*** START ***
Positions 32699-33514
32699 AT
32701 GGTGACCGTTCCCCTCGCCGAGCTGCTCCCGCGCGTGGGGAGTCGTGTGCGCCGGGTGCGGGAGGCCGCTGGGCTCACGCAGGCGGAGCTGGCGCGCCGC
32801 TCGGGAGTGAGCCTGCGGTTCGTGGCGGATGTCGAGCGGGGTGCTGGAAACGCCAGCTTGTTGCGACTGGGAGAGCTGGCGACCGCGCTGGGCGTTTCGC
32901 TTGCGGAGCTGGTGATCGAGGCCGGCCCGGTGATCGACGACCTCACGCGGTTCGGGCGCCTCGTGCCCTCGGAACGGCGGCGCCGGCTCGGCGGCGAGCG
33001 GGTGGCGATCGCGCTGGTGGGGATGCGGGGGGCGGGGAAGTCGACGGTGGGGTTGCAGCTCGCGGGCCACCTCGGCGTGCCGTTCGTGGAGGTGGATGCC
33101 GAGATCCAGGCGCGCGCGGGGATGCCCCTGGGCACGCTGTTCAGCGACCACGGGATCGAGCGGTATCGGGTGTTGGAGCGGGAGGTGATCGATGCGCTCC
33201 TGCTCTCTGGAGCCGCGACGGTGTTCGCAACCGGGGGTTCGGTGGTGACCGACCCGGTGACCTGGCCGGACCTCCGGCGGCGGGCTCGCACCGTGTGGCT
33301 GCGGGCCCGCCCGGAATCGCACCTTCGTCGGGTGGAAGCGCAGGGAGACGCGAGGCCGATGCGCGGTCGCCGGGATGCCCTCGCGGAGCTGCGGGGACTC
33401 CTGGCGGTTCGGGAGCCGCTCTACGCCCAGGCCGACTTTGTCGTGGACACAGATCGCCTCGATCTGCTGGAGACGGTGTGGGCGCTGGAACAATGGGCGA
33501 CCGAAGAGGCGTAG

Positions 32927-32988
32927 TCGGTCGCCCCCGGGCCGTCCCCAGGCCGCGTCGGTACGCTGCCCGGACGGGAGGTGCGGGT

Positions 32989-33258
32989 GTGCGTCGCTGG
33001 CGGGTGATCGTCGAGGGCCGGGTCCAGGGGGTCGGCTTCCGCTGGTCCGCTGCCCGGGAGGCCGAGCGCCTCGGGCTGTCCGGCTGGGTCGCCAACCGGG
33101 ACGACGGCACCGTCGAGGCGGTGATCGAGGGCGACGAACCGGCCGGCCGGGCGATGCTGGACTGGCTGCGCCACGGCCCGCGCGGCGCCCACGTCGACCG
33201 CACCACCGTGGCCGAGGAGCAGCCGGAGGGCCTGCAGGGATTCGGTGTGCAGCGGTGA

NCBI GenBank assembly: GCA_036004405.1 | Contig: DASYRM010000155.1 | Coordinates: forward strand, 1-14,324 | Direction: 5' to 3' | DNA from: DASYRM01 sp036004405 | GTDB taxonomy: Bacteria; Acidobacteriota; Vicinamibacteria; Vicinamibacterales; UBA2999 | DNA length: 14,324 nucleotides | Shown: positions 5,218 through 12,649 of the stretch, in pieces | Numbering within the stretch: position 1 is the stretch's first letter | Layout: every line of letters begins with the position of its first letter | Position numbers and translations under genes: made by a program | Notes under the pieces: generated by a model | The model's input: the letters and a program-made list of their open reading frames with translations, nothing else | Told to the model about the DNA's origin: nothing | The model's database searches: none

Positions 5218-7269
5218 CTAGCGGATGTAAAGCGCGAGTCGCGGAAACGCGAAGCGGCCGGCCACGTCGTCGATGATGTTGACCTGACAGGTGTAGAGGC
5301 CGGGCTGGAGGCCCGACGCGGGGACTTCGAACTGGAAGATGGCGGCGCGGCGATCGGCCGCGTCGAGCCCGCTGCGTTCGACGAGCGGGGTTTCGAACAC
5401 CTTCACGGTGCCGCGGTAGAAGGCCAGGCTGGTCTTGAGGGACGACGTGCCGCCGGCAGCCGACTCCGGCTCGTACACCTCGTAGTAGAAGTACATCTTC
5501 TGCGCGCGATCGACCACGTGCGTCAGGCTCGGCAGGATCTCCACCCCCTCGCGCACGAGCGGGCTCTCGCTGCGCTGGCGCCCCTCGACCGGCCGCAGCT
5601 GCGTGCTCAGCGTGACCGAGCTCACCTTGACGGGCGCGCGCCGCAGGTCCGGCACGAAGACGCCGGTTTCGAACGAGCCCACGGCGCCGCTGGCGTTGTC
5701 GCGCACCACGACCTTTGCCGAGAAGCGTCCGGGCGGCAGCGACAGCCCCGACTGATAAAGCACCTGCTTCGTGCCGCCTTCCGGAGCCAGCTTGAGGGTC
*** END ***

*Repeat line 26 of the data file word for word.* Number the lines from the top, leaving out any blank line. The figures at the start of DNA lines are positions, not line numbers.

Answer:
5701 GCGCACCACGACCTTTGCCGAGAAGCGTCCGGGCGGCAGCGACAGCCCCGACTGATAAAGCACCTGCTTCGTGCCGCCTTCCGGAGCCAGCTTGAGGGTC